Yesterday, two days before the state board of education was slated to announce Ohio's new state superintendent, a second of the three finalists for the job removed himself from consideration. And the word on the street is that he exited the race over money, something the board could have prevented.
Last month the board selected three finalists from forty applications: Steve Dackin, superintendent of Reynoldsburg (Ohio) City School District; Robert Schiller, education consultant & former Michigan and Illinois state superintendent; and Robert Sommers, Director of (Ohio) Governor's Office of 21st Century Education.
Sommers was an early favorite. He has experience in virtually every sector of the K-12 education system. Further, as Governor Kasich's point-person on education, who could be better to implement the governor's education policy reforms? As it turned out, Sommers was too close to the governor to serve as state superintendent, at least in the eyes of the Ohio Ethics Commission. The commission advised Sommers that if he became state superintendent, the state's ???revolving-door??? rules would prevent him from communicating with his former employer for one year. Being state superintendent is challenging enough, but to do it without regular access to the governor and his staff, who are driving much of the state's reform work? That's a recipe for impossibility. (Yes, Ohio's revolving-door rule is a bizarre one, at least when applied to cases of people moving jobs within state government; as Mike Petrilli commented to me, ???That's like saying Margaret Spellings couldn't have become Secretary of Education.???)
Now the board's tightfistedness may have cost a second finalist. Dackin announced yesterday that he was removing himself from consideration and signing a four-year contract extension with Reynoldsburg. The district is expected to give him a $25,000 raise in order to keep him around, bringing his salary to $145,000 before bonuses. The grapevine reports that the salary amount discussed between Dackin and members of the state board of education for the state post was unworkably low.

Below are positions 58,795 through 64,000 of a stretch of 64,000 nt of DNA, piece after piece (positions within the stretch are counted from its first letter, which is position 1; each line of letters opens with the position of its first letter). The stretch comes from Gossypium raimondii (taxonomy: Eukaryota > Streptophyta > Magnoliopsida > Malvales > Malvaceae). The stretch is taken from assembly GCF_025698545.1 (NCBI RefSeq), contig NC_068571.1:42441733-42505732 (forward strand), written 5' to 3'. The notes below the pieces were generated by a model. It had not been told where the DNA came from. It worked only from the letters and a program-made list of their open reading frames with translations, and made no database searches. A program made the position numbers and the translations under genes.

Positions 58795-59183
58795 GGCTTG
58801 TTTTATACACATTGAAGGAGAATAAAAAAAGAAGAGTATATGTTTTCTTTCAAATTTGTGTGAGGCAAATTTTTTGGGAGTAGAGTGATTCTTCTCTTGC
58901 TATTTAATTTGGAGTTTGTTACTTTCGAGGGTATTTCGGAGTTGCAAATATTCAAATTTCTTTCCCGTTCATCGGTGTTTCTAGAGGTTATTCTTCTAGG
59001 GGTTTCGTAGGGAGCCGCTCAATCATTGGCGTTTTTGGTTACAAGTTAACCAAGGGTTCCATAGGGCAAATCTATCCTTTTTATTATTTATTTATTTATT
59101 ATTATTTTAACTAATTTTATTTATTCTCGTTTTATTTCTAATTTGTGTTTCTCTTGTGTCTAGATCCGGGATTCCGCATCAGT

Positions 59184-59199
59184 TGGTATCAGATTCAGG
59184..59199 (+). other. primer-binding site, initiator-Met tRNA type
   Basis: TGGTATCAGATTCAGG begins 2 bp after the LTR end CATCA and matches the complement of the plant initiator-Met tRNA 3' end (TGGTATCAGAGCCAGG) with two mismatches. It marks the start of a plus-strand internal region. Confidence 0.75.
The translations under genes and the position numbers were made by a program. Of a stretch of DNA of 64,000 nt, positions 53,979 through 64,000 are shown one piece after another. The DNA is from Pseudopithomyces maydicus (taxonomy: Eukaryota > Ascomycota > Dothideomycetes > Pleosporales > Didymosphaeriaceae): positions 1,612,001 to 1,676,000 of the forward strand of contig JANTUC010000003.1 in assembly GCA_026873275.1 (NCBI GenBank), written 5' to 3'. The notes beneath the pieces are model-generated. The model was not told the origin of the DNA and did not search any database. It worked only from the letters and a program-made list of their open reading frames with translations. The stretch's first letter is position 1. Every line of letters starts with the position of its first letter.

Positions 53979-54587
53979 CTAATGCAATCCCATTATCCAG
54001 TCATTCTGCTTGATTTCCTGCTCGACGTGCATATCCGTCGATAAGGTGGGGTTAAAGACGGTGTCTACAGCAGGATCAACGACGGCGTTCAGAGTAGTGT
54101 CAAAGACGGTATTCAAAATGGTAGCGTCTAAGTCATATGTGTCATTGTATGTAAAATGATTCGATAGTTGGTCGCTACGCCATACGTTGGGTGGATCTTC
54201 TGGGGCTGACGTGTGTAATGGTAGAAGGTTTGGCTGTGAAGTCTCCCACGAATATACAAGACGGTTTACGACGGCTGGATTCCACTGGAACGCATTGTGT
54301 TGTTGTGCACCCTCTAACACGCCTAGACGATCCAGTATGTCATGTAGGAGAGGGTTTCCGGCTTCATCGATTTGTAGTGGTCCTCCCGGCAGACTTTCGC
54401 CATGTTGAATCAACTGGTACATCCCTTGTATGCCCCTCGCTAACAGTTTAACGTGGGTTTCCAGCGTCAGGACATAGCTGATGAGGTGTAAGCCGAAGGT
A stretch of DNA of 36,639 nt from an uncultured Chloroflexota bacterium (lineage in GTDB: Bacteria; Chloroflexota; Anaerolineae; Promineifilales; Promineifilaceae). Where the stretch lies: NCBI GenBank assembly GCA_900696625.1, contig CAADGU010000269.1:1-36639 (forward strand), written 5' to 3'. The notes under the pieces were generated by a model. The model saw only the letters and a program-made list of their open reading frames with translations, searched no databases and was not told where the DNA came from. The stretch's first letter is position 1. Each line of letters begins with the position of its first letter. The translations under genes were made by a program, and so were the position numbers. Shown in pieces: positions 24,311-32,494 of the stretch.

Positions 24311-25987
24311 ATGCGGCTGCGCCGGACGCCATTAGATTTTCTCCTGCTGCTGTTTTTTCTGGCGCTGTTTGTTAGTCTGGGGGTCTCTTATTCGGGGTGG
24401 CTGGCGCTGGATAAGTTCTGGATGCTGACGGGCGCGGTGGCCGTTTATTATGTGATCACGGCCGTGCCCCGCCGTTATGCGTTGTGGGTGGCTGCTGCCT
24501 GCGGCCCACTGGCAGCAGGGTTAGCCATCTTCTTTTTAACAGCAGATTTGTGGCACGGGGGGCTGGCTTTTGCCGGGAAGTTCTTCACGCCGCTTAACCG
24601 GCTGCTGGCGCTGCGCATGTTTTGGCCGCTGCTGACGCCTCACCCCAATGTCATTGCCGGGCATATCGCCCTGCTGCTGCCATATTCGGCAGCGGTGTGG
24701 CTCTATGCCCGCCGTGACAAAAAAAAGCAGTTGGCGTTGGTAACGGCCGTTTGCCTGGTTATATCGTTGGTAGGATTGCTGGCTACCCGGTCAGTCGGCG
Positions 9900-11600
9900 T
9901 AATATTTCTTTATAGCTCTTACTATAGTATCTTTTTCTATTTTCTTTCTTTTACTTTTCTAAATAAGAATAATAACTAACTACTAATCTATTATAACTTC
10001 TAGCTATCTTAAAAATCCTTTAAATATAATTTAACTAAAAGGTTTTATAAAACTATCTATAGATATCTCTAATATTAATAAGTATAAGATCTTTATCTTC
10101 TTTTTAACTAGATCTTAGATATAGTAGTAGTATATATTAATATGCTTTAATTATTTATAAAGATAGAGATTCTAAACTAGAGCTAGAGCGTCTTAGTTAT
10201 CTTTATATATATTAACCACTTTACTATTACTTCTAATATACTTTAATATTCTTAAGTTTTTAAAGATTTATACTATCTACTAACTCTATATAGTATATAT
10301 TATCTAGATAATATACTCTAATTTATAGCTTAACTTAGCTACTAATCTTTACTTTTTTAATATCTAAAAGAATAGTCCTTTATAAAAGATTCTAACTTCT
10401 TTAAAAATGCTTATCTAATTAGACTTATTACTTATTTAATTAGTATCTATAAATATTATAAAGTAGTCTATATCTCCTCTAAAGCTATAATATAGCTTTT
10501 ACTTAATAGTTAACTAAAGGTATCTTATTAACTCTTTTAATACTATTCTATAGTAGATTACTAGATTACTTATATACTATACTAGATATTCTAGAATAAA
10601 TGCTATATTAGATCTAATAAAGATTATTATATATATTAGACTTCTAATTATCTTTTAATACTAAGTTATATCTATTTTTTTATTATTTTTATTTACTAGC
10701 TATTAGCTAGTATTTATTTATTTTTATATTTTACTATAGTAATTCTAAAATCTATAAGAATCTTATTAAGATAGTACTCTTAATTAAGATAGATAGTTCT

Is Ohio trying to get top-notch leadership for a key position on the cheap? Possibly.
The right salary for the job is certainly debatable. Deborah Delisle, who resigned as state superintendent in April, made $194,500. Her predecessor, Susan Tave Zelman, earned more than $200,000. In Florida, Eric Smith made $245,000 as education commissioner. Members of the Ohio governor's cabinet make anywhere from about $116,000 to $182,000, and the governor himself is paid $144,000.
Consider also that next door in Indiana, where the superintendent position is a statewide elected office, State Supt. Tony Bennett makes about $80,000 per year.
But if Dackin did make his decision based on money, his last-minute withdrawal is the board's own fault. Ideally, the board should have been flexible about how much to pay the person they decided to hire. But if that weren't possible, why not make the salary limitations clear to all candidates months ago?
The board had intended to announce the new state superintendent tomorrow, and all bets were on Dackin. What happens now? The board doesn't have to hire Schiller tomorrow; its timeline is self-imposed so it may re-open the search and beat the bushes for more candidates. Stay tuned to Flypaper for the latest.
- Emmy Partin